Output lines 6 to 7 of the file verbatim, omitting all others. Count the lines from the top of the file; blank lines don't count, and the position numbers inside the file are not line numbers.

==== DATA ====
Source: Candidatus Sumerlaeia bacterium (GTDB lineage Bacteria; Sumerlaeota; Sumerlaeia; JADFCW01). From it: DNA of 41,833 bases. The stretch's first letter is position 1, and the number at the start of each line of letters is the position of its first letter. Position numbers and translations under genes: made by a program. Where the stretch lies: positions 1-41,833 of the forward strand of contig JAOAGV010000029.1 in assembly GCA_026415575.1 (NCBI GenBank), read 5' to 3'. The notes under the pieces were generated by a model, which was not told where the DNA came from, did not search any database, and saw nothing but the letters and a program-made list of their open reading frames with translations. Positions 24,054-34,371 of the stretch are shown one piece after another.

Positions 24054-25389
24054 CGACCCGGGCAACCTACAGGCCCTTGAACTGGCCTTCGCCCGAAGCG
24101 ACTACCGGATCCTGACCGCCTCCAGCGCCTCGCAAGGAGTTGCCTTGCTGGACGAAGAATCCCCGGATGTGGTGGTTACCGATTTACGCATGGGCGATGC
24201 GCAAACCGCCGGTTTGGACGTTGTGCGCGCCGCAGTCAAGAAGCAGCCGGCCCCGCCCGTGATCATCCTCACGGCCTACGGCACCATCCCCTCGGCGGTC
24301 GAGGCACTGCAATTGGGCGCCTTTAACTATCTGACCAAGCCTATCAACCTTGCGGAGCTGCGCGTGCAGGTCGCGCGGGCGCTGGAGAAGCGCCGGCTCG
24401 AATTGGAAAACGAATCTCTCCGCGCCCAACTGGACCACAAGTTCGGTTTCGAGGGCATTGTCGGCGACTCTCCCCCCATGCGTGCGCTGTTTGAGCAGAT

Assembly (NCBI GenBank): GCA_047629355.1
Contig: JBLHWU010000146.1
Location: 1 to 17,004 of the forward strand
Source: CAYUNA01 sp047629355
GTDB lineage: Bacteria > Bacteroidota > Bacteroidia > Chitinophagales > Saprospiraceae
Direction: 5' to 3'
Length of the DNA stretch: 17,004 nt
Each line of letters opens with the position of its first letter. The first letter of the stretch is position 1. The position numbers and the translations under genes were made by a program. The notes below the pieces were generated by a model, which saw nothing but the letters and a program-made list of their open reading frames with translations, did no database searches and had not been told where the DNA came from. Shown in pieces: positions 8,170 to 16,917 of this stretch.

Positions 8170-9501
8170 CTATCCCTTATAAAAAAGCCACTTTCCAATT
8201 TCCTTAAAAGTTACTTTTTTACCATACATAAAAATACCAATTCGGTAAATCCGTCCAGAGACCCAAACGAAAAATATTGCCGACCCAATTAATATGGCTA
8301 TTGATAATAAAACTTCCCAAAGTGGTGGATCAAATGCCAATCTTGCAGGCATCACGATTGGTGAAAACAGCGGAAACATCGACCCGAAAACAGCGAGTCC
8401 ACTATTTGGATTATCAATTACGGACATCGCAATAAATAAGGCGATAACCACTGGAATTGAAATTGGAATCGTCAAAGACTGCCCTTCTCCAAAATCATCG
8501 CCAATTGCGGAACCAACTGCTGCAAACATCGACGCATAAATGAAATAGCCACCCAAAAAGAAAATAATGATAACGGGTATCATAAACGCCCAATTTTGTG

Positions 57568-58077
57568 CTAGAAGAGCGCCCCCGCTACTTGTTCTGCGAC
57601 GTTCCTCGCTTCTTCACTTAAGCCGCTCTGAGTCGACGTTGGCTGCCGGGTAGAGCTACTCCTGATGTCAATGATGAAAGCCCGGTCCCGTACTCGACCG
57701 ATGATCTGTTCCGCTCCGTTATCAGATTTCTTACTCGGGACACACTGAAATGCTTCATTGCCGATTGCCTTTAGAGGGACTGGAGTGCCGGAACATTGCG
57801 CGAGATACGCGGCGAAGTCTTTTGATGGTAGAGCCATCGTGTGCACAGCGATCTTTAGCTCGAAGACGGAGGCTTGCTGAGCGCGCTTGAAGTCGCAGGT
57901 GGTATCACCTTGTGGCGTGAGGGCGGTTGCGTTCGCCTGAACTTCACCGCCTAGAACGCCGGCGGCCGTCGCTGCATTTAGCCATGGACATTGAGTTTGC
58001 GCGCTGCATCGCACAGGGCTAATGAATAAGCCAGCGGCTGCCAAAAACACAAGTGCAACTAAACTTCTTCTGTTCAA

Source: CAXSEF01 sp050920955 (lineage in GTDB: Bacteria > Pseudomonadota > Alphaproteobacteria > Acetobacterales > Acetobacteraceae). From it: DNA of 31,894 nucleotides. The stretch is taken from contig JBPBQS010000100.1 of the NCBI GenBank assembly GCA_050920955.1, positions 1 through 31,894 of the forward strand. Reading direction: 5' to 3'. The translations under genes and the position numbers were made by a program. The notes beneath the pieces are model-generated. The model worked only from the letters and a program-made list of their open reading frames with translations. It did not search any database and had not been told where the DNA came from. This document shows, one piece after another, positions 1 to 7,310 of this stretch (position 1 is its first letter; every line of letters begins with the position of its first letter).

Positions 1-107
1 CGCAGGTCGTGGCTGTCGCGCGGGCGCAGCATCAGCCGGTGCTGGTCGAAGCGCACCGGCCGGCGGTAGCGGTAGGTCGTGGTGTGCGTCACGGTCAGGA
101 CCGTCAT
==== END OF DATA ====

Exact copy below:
24301 GAGGCACTGCAATTGGGCGCCTTTAACTATCTGACCAAGCCTATCAACCTTGCGGAGCTGCGCGTGCAGGTCGCGCGGGCGCTGGAGAAGCGCCGGCTCG
24401 AATTGGAAAACGAATCTCTCCGCGCCCAACTGGACCACAAGTTCGGTTTCGAGGGCATTGTCGGCGACTCTCCCCCCATGCGTGCGCTGTTTGAGCAGAT